News

May 23, 2013

Good Samaritan Bill


BOSTON - The Massachusetts Senate unanimously passed the "Good Samaritan Bill" to ensure off-duty first responders who provide emergency care are not subject to lawsuits for helping those in need, Senate President Pro Tempore Richard T. Moore, D-Uxbridge, announced.

Category: News Room
Posted by: News Room

Senate passes Good Samaritan bill
Moore praises emergency responders

BOSTON - The Massachusetts Senate unanimously passed the "Good Samaritan Bill" to ensure off-duty first responders who provide emergency care are not subject to lawsuits for helping those in need, Senate President Pro Tempore Richard T. Moore, D-Uxbridge, announced.

"I am pleased to join my colleagues in advancing this common sense bill which will provide legal protection to off-duty first responders who come to the aid of those in need," stated Sen. Moore. "The Marathon Monday bombing was a clear reminder of the selfless sacrifice that emergency personnel offer on a daily basis. The vital services they provide should not be restrained by the threat of lawsuit when rendered off the job."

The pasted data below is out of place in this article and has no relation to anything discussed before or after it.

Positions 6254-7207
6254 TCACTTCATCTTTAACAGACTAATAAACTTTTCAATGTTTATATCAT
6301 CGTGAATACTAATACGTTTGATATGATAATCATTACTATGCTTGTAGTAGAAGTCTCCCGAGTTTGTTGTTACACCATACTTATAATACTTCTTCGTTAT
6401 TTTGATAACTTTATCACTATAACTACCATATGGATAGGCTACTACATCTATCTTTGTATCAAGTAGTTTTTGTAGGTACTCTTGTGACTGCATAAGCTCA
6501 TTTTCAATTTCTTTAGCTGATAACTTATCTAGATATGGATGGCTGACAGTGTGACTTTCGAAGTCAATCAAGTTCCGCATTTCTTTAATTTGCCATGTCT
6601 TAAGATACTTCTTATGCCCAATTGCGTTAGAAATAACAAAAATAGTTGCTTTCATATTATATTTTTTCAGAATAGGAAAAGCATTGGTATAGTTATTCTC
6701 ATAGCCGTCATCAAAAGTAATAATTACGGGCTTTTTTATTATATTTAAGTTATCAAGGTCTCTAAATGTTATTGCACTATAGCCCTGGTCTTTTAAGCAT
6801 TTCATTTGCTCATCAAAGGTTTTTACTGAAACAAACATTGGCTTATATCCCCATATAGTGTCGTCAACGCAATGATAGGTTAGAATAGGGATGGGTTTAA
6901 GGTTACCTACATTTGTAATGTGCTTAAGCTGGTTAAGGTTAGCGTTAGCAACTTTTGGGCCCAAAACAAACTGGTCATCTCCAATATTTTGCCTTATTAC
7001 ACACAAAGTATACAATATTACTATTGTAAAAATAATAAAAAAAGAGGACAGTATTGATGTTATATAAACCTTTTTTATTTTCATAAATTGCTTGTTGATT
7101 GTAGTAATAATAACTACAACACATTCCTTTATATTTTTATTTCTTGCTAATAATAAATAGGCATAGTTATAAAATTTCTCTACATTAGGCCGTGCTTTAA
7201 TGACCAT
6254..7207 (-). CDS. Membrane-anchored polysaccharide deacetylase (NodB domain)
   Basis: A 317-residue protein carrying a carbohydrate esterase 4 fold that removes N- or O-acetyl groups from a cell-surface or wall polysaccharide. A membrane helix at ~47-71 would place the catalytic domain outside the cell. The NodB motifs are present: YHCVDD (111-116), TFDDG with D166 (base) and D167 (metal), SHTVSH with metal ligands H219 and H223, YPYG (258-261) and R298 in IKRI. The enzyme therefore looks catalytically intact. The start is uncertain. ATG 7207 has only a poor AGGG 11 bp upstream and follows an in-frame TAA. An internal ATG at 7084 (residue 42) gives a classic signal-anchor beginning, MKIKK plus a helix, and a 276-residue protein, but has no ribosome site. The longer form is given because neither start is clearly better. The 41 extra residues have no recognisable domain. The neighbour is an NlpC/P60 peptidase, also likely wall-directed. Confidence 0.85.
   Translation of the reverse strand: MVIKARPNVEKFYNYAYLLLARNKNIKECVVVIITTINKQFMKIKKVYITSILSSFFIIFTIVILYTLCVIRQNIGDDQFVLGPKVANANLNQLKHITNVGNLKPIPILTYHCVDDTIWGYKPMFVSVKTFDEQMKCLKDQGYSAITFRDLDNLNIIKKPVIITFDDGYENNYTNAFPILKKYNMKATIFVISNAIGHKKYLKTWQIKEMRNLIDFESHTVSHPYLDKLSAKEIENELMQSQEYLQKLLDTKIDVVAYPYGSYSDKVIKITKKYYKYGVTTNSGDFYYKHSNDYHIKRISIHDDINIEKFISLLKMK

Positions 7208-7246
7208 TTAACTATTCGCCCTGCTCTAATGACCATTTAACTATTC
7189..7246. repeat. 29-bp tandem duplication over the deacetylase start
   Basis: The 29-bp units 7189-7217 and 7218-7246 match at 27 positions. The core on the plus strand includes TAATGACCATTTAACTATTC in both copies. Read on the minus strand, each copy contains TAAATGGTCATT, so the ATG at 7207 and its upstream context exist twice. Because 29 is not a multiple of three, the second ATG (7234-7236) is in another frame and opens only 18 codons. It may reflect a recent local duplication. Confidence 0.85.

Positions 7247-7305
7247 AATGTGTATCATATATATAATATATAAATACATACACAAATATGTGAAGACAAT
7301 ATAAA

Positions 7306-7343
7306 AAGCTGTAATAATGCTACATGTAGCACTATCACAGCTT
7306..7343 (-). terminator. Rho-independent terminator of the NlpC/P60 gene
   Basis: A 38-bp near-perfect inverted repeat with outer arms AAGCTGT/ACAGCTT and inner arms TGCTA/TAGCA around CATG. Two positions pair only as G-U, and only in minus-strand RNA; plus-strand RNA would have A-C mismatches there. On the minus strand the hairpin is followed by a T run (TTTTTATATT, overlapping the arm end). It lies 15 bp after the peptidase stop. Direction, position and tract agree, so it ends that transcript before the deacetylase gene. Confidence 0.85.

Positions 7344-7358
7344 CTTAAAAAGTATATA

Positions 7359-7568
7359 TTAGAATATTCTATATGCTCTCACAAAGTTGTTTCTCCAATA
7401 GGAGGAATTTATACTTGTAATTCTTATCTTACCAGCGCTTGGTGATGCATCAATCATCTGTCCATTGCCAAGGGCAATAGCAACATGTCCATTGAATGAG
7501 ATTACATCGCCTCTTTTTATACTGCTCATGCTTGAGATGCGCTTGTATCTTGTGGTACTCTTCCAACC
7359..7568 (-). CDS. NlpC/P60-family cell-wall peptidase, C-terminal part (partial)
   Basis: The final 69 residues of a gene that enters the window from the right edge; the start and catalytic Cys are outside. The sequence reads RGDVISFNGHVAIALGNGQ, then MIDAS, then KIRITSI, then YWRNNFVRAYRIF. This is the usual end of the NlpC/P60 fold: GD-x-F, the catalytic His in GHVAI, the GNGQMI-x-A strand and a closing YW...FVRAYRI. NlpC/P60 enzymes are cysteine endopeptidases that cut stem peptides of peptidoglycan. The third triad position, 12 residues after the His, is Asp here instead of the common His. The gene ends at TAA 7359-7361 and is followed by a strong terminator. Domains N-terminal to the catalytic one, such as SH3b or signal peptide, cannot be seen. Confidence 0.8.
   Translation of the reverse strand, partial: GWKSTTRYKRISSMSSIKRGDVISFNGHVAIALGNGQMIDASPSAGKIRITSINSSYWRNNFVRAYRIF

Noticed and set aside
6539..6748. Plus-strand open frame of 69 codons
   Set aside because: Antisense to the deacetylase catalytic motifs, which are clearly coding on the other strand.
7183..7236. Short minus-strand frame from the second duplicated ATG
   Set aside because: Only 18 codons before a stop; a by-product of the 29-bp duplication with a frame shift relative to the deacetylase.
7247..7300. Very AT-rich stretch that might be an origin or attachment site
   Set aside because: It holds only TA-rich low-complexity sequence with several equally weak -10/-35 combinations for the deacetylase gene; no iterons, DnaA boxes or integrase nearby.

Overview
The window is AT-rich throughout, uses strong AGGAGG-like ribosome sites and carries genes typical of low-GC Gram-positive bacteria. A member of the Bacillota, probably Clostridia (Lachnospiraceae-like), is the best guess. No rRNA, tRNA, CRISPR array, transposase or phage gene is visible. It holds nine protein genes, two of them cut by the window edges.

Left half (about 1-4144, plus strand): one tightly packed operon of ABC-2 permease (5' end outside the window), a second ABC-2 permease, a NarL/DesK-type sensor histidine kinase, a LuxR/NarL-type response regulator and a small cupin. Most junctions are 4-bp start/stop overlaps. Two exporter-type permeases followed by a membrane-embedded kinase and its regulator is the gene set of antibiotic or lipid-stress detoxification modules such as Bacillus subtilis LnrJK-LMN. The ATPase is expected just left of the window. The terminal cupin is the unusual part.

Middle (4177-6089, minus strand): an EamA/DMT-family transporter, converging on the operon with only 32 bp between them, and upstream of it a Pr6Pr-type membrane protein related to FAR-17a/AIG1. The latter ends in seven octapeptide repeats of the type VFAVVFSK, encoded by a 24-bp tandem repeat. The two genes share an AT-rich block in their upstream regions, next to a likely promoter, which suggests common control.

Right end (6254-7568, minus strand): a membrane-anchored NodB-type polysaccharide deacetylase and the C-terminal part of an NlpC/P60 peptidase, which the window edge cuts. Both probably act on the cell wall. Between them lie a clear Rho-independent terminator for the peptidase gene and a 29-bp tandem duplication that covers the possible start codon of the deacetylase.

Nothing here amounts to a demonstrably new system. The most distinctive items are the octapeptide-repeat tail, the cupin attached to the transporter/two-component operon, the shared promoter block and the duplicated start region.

"The Good Samaritan Laws do not currently apply to off-duty first responders whose professional responsibilities include providing emergency medical care," Senate President Therese Murray, D-Plymouth, said. "On Marathon Monday, many off-duty firefighters and emergency medical technicians came to the immediate aid of the hundreds of people impacted by the blasts and, as Good Samaritans, they should be provided with the same legal protections."

Lead sponsor of the bill, Senator Jim Timilty, D-Walpole, said, "Just a few weeks ago we were all reminded that there are a select few among us who run towards the blasts looking to help. We are very proud as a Commonwealth to do everything we can to help protect and honor our men and women in uniform but currently there is very little protection for their brave and instinctual actions when they are in their daily lives and out of uniform. This legislation not only seeks to protect those who risked their lives to help on Marathon Monday, but the everyday occurrences of an accident on the side of the road or a child injured on the ball field. We should do everything in our power to ensure that those with the adequate training to help do not hesitate out of fear of a lawsuit."

The Good Samaritan bill will now go to the House of Representatives for consideration.

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